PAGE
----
Well, that was certainly a different experience for me. Despite having participated in a few Sportives in the last couple of years, I've never really considered a mountain biking equivalent. My only previous experience of competitive MTB was a deeply muddy SITS which was more about the craic than the time. Even this trip was more about socialising, meeting up with some mates and visiting a part of the world which had so far eluded me - despite my history as a motor-cyclist.
First of all though, I was clever enough to take a road bike with me too. Despite some naff weather on the Friday, I managed to sneak out for a couple of hours for a quick tour around the south of the island and I must say that I was very impressed with what I saw. A flatter, greener east coast is contrasted by a rougher, more natural and forested west coast and there’s a cracking wee range of hills between them. Road surfaces were a bit dodgy in places but there’s so little traffic that there’s plenty of room for manoeuvre. What I did miss, is that the 61km TT circuit would be an even better ride. There’s a 396m mountain “pass”, some beautifully maintained smooth tarmac, an absence of cats-eyes and loads of padding on parapets and the like should the worst happen :-) Definitely worth a return visit and I’d encourage any cyclist to pop over for a look.
Saturday was a bit of a rest day for the mates and I, though we did go to see some 4x4 shenanigans, wandering about a muddy hillside watching some real enthusiasts get themselves into- and out-of some challenging positions. We also registered for the race, got our timing chips, etc. The whole process was very efficient.
In addition to tyres, clothing etc I’d also been prevaricating about nutrition during the run-up to setting off for the ferry. As Saturday evening arrived, I realised I’d still not decided, so set off round the local Co-op to see what I could stock up with. “Not much” was the result! I eventually decided I’d wing it with some gels and a couple of Torq energy bars and see what I could snaffle en route.
“Race” day morning saw us up early and heading to the Point of Ayre for the start line. The wet weather we’d had since arriving looked to be drying up as we got there and cycled down to the mass start. While a couple of the guys were keen to get near the front, the rest of us just tagged on at the back of the 1200+ strong crowd and waited for the start. Quite a range of machinery on display and it was obvious from various team jerseys and the like that the event is attracting a lot of off-island interest.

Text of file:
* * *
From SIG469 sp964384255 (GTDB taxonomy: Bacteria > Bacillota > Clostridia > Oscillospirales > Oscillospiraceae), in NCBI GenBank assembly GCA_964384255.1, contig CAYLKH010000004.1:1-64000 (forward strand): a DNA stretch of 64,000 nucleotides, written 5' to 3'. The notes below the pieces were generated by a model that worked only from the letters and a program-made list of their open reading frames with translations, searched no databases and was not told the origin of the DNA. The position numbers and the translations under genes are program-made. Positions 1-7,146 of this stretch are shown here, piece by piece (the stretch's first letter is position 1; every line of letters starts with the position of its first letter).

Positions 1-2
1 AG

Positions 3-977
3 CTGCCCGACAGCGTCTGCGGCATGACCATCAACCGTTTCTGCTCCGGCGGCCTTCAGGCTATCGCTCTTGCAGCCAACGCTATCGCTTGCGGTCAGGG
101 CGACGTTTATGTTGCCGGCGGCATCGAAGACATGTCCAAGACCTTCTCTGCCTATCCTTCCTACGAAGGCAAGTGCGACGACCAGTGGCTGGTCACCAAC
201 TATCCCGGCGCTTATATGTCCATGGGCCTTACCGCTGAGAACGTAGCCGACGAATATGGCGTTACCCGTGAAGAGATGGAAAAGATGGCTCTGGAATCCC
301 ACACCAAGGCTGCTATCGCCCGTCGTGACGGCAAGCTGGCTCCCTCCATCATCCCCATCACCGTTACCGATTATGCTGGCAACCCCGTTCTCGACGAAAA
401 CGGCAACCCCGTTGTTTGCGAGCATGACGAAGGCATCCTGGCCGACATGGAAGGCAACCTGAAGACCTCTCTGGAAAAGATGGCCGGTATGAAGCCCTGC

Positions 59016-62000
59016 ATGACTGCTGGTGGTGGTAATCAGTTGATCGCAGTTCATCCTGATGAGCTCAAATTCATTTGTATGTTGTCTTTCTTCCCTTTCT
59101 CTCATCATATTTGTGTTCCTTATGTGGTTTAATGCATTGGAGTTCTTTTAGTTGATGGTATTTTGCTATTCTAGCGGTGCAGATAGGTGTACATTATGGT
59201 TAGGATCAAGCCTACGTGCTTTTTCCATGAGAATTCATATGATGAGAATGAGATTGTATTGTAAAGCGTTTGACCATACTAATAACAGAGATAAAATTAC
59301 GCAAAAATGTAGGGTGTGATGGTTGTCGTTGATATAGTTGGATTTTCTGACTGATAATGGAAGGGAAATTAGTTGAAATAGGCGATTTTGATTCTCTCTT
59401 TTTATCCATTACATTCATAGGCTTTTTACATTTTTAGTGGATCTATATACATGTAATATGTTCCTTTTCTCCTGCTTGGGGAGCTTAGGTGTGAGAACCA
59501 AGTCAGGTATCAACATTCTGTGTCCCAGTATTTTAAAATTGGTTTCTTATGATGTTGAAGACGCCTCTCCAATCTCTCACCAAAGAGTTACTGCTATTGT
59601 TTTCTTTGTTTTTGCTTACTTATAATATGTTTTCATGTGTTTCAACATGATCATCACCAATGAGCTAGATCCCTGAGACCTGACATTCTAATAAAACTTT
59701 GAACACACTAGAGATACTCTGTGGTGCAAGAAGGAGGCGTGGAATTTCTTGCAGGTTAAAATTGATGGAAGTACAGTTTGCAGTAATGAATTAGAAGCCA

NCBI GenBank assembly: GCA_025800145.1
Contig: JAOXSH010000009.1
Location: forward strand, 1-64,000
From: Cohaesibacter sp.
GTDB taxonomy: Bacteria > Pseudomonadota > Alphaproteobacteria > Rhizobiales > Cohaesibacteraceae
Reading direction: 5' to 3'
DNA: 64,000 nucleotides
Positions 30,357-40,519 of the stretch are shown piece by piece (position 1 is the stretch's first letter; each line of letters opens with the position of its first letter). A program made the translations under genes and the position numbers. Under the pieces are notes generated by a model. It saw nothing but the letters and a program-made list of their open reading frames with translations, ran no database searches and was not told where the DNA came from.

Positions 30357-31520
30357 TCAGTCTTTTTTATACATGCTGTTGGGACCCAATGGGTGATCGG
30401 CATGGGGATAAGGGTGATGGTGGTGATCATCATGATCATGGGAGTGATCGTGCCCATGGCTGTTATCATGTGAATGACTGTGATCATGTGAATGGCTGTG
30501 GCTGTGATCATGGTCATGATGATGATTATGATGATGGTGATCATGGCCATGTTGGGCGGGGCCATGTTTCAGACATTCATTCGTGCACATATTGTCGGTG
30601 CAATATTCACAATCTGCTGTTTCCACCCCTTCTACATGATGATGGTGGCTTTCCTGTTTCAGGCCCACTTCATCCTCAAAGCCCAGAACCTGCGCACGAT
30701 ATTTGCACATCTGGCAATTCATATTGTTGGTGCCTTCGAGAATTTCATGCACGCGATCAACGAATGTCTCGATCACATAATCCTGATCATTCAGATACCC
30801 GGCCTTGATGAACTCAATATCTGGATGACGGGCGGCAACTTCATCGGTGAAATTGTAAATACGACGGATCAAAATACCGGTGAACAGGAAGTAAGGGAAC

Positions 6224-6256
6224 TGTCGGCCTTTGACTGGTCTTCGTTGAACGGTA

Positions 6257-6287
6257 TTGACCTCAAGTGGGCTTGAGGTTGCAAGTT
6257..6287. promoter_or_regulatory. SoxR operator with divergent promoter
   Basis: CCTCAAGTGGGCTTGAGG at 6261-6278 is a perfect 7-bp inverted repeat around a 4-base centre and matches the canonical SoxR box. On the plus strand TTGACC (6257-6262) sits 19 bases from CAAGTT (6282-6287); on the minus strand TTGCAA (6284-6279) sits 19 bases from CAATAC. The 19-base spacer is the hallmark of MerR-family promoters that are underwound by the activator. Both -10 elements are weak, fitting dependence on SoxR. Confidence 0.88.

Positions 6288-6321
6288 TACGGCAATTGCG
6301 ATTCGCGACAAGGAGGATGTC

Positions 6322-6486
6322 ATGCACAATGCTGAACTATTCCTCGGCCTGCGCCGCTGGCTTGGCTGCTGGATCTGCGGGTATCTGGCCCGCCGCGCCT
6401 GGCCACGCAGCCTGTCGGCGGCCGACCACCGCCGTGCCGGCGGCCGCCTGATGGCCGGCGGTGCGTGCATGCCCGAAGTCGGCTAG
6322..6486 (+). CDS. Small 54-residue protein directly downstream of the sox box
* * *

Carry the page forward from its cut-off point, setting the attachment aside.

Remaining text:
When we did eventually get going, it took us a full 12 minutes to reach the start line and the beginning of the 20+ km road stretch south. It was obvious from the off that we’d be doing some overtaking and soon little groups were forming and breaking up as we passed though some pleasant wee villages, locals lining the roads as we went. Hitting the first real off-road hill was a bit of a shock. The lane narrowed and most folk were simply pushing up. Attempts to cycle past were, at first, successful but eventually I succumbed to the inevitable and joined the throng, looking for the best line up for boots and struggling in places to get grip in the lee of 1,000 other pairs of feet. The first climb ended and what was in prospect was a muddy, braided track, obviously cut up by motorbikes and by many, many cyclists. Avoiding the mud was impossible and it was a case of hop on, cycle for a bit then a quick dismount and carry/push he bike onto a more manageable section of track. To be fair, the track improved the further it went on and as the field thinned out a bit, I started to pass a few more challengers, even getting the bike airborne on a couple of occasions, much to the delight of some of the spectators.